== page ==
TomatoesNZ Report for March 2014
Fresh tomato exports in 2013
In the 2013 calendar year:
2,714 tonnes of fresh tomatoes were exported, with a FOB value of NZ$8.44m.
Exports went to 22 countries.
Australia still dominates the tomato export markets, receiving 45% of the volume; Japan is second at 18%, New Caledonia at 10% and USA at 9%.
Australian exports were down about 30% on the 2012 year.
The average value for exports was $3.11Kg.
Exports have continued their decline from a 2011 peak (when Australia was affected by the Queensland floods) of 4,900t and $15.3m. In 2012, 3,203t worth $10.3m were exported.
Exporters say that demand from Australia in early 2013 was particularly low, which contributed to the reduced volume to that market last year.
Fresh tomatoes from low-tech Mexican growers and Canadian glasshouse crops (where 130ha of new glass has been built) is competing directly with NZ supply in the USA, Canada, and Japan. Exports to USA were on a growth curve from 2007, but last year were around one third lower last year than in 2012. Both North American growers and European growers have established production partnerships in Mexico, and Mexican fruit quality and volumes have increased over the past couple of years. Additionally, Mexican growers are close enough to seafreight to Japan making them increasingly competitive in that market too, whereas NZ growers currently rely on airfreight to Japan.
The graph below is from the Statistics New Zealand online article - "Fresh fruit and vegetable prices - our global connection" (available on their website). The graph plots the retail price for fresh tomatoes (collected weekly for the Consumer Price Index analysis from retail outlets in 15 regional centres) against tomato import and export volumes by month for the past eight years. The impact or imports on the maximum price peak can clearly be seen by comparing the peak price in the last three winters with earlier winters.
Growers are reporting the lowest February wholesale prices in recent years with most sales being below $1.20. The cause seems to be a combination of poor February demand and warm growing conditions in the North Island boosting volumes. South Island growers, however, have reported that cool nights have reduced pest pressure, reduced the home garden crop and resulted in good fruit quality.
There is speculation that the low February demand is becoming a bit of a trend bought on by tight family budgets in the back-to-school period, the wide range of alternative seasonal produce in February, and home-gardens peaking in production. There has also been an oversupply of pre-packs on the market, which has dragged those prices down to unsustainable levels.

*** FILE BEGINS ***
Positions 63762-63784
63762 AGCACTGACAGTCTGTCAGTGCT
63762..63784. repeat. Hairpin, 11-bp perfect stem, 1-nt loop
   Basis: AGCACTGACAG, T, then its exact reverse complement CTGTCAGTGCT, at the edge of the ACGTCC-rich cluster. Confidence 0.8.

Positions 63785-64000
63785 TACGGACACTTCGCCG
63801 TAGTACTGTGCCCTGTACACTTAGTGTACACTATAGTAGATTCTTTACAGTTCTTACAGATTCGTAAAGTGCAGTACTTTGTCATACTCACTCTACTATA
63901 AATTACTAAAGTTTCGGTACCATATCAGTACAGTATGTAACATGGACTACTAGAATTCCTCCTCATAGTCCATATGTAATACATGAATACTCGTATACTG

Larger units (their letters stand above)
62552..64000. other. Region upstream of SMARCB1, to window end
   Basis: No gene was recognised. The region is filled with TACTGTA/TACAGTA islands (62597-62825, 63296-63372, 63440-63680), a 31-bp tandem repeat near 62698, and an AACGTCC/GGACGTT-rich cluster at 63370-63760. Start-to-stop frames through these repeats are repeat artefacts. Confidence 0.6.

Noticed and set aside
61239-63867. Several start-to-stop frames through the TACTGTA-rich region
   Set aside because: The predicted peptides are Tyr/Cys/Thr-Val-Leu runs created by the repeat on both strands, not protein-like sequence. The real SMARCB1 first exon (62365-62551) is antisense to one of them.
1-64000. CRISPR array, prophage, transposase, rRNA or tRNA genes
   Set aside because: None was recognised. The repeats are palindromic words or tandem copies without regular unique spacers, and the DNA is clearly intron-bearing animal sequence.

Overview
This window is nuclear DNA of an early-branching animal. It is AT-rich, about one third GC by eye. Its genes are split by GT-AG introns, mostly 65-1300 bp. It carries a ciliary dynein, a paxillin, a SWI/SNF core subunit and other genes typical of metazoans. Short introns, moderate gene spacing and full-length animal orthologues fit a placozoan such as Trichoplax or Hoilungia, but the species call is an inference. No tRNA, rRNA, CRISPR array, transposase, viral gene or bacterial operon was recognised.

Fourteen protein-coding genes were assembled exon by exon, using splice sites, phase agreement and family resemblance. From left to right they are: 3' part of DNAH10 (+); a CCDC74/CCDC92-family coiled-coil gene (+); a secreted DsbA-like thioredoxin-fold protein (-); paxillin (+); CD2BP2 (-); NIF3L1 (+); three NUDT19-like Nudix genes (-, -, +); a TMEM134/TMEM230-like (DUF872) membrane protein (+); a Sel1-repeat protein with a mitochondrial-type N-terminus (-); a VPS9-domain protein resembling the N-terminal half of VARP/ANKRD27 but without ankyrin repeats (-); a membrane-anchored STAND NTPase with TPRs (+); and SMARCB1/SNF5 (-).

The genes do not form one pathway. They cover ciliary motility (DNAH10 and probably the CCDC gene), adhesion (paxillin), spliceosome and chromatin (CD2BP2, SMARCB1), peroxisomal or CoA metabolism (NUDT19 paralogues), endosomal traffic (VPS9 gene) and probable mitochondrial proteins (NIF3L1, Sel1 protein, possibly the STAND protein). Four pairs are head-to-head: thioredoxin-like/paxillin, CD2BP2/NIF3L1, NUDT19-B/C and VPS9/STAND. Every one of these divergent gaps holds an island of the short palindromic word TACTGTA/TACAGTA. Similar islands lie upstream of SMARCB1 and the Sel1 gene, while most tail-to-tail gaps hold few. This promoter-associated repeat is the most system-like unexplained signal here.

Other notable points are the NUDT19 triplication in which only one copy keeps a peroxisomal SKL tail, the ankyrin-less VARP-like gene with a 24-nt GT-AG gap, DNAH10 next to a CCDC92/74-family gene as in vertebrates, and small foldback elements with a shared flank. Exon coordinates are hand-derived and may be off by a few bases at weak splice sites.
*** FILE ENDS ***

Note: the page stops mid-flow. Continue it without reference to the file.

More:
Exporters report that there have been, and continue to be good opportunities in Australia this summer. However they are not moving as much product offshore as they would like to because they have been unable to source volumes of the required types and grown and packed under the Loose Tomato Fruit to Australia Compliance Programme protocols. Exporters say that this should not be an unsurmountable requirement for growers that are interested in supplying the export market via a registered packhouse. If you are interested in knowing more about supplying for export, please get in touch with me.
Registration for the 2014 AGM and conference are now open online www.pmafreshconnections.com.au . We have some exciting speakers lined up for a joint afternoon session with the other vegetable sectors on the product group day. Profiles of two of the speakers can be found on page 13 of this magazine.
TomatoesNZ is offering its members the opportunity to claim back the registration fee for the product group day of the conference (24th June), plus up to $300 towards the cost of travel and accommodation.
If you want to take advantage of this should register yourself for the conference and submit a claim form (which will be posted to tomato growers in March and available on our website) to me with receipts attached. The funding pool is limited to about 15 growers, so funding will be provided (for one person per tomato growing entity) on a first-in-first served basis.